What they don’t teach you at software university: 5 insights

Apr 22, 2021 4 min read
What they don’t teach you at software university: 5 insights

Besides all the fun and meeting new people, your time as a student is the perfect moment to gain new skills and practice. But when you’re fresh from the university and roll into your first fulltime job, you will notice some differences between the classroom and the office. Funda's Software Engineer Jelle van Noord, who graduated from his Master Software Engineering in 2019, shares five insights on his first software job at our company.

#1 Deploying code
If you develop a project during your study, you only have to worry about the program running on your and your professor’s local machine. That completely changes when working at a company like funda, where millions of people on a monthly base visit our pages. ‘Before I started working here, I never realized how much work it is to get your code safely to production.’ All the code at funda is first tested in a staging environment before we release the updates or new features to users.

Also, the way of deploying your code is different. While in university it is acceptable to do this process manually, within a company this is too error-prone. ‘I was surprised by all the automations that are needed to actually get my code deployed. Luckily, I do not have to create and maintain that all by myself. At funda, we have a Site Reliability Engineering (SRE) team to keep the infrastructure up-to-date and working. They make sure that when I hit the deploy button, the needed resources are created in Azure and the pods with my code are added to our Kubernetes cluster.’

See also: 6 highlights during my first four weeks at funda: Product Owner Ugo

#2 Working together instead of being a lone wolf
Which brings Jelle to the next point: the team around you. As a student you mostly work alone, if you are unlucky in a group exercise where we all know that one student that slacks and lets you do all the work. ‘But working in a team really helps you to get better at your job.’ He was surprised how many people actually work at funda when he first came in. ‘I thought it was a platform for houses that are for sale, how much work could that possibly be?’ Turns out there are 140 people, half of them being Software Engineers who make sure that all applications are constantly running.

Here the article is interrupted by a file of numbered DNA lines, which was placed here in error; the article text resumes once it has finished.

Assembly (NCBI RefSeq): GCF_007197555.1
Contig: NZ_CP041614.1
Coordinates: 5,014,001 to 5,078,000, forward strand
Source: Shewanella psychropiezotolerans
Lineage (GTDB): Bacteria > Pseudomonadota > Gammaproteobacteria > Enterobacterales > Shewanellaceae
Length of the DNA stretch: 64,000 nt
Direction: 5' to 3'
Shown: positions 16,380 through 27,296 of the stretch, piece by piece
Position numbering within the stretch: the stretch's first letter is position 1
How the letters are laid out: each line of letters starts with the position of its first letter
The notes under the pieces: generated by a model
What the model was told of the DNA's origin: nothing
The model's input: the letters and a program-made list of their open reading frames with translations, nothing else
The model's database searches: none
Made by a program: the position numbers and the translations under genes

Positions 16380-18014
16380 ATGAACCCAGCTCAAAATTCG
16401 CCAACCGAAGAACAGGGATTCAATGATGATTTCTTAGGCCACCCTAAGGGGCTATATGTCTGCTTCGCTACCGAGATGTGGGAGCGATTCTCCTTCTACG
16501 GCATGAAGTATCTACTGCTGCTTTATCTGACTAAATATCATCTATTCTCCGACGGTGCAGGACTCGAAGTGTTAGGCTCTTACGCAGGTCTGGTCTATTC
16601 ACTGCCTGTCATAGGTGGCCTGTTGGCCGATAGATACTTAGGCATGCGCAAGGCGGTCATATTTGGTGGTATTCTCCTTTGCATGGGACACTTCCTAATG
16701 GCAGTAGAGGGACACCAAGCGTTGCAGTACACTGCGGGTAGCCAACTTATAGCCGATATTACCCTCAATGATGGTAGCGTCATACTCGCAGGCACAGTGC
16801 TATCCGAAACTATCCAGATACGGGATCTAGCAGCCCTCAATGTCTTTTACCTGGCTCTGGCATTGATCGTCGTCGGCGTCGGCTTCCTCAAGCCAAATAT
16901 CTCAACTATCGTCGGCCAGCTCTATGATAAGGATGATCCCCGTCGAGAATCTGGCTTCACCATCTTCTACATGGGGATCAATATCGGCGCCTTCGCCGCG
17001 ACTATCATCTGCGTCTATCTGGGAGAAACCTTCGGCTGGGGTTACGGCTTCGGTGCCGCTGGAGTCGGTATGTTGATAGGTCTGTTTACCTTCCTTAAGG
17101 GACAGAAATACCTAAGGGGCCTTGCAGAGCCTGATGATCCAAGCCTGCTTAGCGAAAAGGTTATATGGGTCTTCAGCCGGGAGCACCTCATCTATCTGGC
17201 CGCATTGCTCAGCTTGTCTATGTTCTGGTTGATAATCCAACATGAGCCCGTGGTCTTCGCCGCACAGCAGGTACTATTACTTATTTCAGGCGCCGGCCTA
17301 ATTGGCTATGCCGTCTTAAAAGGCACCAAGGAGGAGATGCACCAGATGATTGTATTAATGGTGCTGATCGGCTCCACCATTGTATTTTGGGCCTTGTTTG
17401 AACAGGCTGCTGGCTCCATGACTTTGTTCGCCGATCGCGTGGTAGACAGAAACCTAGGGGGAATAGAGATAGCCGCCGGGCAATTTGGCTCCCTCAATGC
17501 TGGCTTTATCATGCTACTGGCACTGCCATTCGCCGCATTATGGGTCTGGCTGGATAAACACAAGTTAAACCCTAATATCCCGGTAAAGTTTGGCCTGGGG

Another thing that surprised him was how all those applications, and thus teams, work together at funda. ‘All those apps are connected, so if you want to change something, you have to think how that affects someone else’s application as well. As a student, you worked on your own on one project. You were the main stakeholder, here you truly have to learn how everything is connected.’

#3 What does your customer want?
But it’s not only your team member you work together with - as a Software Engineer, you constantly ask yourself the question who you design the product for and how you can make their experience on the website better. ‘Funda has quite a unique position when it comes to stakeholders, because we work for people who want to buy or sell a property, but also for the real estate agents who advertise their properties on our platform. A lot of the solutions we build for the website are a combination for those two target groups. As a Developer, you constantly switch between those two stakeholders.’

As an example, Jelle mentions the search engine he recently built for real estate agents. ‘They can search on specifications that are important for consumers while searching for a house. But before you can build a solution like that, you have to know what both stakeholders think is important. If you don’t balance that out, the whole search engine won’t work.’

#4 The legacy of twenty years funda
The company you start in as a freshly graduated student has been there for many years. And where as a student you start from scratch every time and only work on project for the time of a semester, applications within companies often have a legacy code. ‘Funda was founded twenty years ago. Sometimes I stumble across a codebase that is so old my colleagues don’t know how it works. My work is not only to create new things, but also to do some research on how certain things work and how we will change or improve them. I never had to work with old codebases when I studied, but this is actually what makes my job challenging and exciting.’

See also: How does funda actually work technically?

#5 Becoming part of the whole project
As a student, your tasks are quite defined. But when Jelle started at funda, he was amazed by all the different projects people were working on in a single day. ‘We work with Jira, where tickets constantly are added to the backlog. It wasn’t only the amount, but also the diversity of the projects that you get to work on as a Software Engineer that surprised me.’ He had learned before to prioritize, but not on this level, he admits. ‘You do not only work on your own tasks, but also think along with colleagues and work together on the whole project. Before you even start on a project, there’s a whole lot of work that needs to be done to create a plan.’

For example, I have a refinement every Tuesday with the entire team in which we take some time to think about the user-stories that we have on our backlog. During this time, we don’t write code at all, but just think about the acceptance criteria and scope of a ticket. This way everybody knows what the expected result of a ticket is and we work together to get to the best outcome.’

Curious if funda is the place for you to grow? Have a look at our vacancies right now.

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